Federal infrastructure dollars will fund an Alaska railroad bridge replacement, with more to come

railroad tracks through trees
Existing bridge over Little Goldstream Creek, built in 1925. (Alaska Railroad)

Federal infrastructure money is starting to flow into Alaska, following the historic $1.2 trillion bill Congress passed last November. One of the first grants is going to replace a 100-year-old railroad bridge on the route from Anchorage to Fairbanks. 

Brian Lindamood is the Alaska Railroad Corporation’s vice president of engineering. He said the grant is part of an ongoing effort to rehabilitate a third of the railroad’s 180 bridges.

“We normally replace, one, two, three [bridges] a year. But I think it’s accurate to say the easy ones have all been done. And now we’re starting to tackle the more difficult ones,” Lindamood said.

This particular 62-foot bridge crosses Little Goldstream Creek north of Nenana. Lindamood said its foundation is failing due to melting permafrost. The $3.1 million federal grant will cover half the replacement cost.

The railroad line between Anchorage and Fairbanks doesn’t just carry passengers. Lindamood said it’s an essential artery for making sure Fairbanks’ grocery stores are stocked and delivering industrial goods to the North Slope. 

The railroad gets a chunk of money from the federal government every year, but Lindamood said last year’s infrastructure bill opened up new opportunities to fund specific projects through competitive grants.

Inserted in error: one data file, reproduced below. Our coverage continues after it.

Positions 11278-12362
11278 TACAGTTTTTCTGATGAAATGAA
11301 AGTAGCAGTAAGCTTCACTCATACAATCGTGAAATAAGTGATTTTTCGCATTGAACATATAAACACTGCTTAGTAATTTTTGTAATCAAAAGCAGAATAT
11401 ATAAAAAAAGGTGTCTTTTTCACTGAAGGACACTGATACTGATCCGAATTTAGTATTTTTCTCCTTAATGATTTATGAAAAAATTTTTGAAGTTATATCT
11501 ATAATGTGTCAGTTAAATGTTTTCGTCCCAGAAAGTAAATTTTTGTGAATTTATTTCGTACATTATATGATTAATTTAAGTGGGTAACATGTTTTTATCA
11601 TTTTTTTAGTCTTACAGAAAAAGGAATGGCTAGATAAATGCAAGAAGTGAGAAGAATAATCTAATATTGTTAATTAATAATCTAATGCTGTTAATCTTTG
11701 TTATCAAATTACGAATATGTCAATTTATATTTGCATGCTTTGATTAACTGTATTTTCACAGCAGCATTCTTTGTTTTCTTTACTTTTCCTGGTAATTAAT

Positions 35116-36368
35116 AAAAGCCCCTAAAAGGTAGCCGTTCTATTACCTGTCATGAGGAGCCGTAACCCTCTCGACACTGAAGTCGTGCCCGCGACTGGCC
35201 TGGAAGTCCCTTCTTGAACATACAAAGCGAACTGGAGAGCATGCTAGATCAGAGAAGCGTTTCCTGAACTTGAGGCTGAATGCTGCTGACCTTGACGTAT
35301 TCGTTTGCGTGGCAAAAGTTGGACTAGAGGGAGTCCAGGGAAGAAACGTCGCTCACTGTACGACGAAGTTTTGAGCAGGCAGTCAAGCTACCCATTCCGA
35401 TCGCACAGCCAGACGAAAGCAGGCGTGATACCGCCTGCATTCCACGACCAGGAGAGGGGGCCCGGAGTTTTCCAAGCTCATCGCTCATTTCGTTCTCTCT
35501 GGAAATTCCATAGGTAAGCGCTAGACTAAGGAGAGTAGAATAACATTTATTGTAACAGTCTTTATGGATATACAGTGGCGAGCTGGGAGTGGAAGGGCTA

“A lot of them are bridge projects that we’re sort of steering toward those competitive grant programs. We’re in the process of getting those ready to go so when the opportunity comes up, we’re ready,” he said.

Meanwhile the Alaska Department of Transportation is partnering with the Alaska Municipal League to help communities around Alaska go after similar grant funding through the federal infrastructure bill. The bill appropriated billions in discretionary grants to address clean water and energy, broadband and transportation needs. 

DOT and AML are providing grant writing and contracting support for communities looking to get in on infrastructure improvements.

Already, they have submitted applications to replace the Alaska Marine Highway System ferry Tustumena and make improvements to docks in communities around Prince William Sound. 

“I think by next summer, we’re going to start to see a lot more innovative projects that have been brought through,” said DOT spokesperson Shannon McCarthy. “A little bit this summer, but by next summer, I think you’re gonna see a lot of changes.”

McCarthy said the grants will also help fund smaller projects that normally have a hard time competing for funding.

“A small sidewalk project in a town of 15,000 people, it just has a harder time showing the same economic benefits or safety improvement in terms of numbers as a sidewalk in Anchorage.”

More information on the types of grants available to Alaska communities can be found at akfederalfunding.org.

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Kavitha George is Alaska Public Media’s climate change reporter. Reach her at kgeorge@alaskapublic.org. Read more about Kavitha here.

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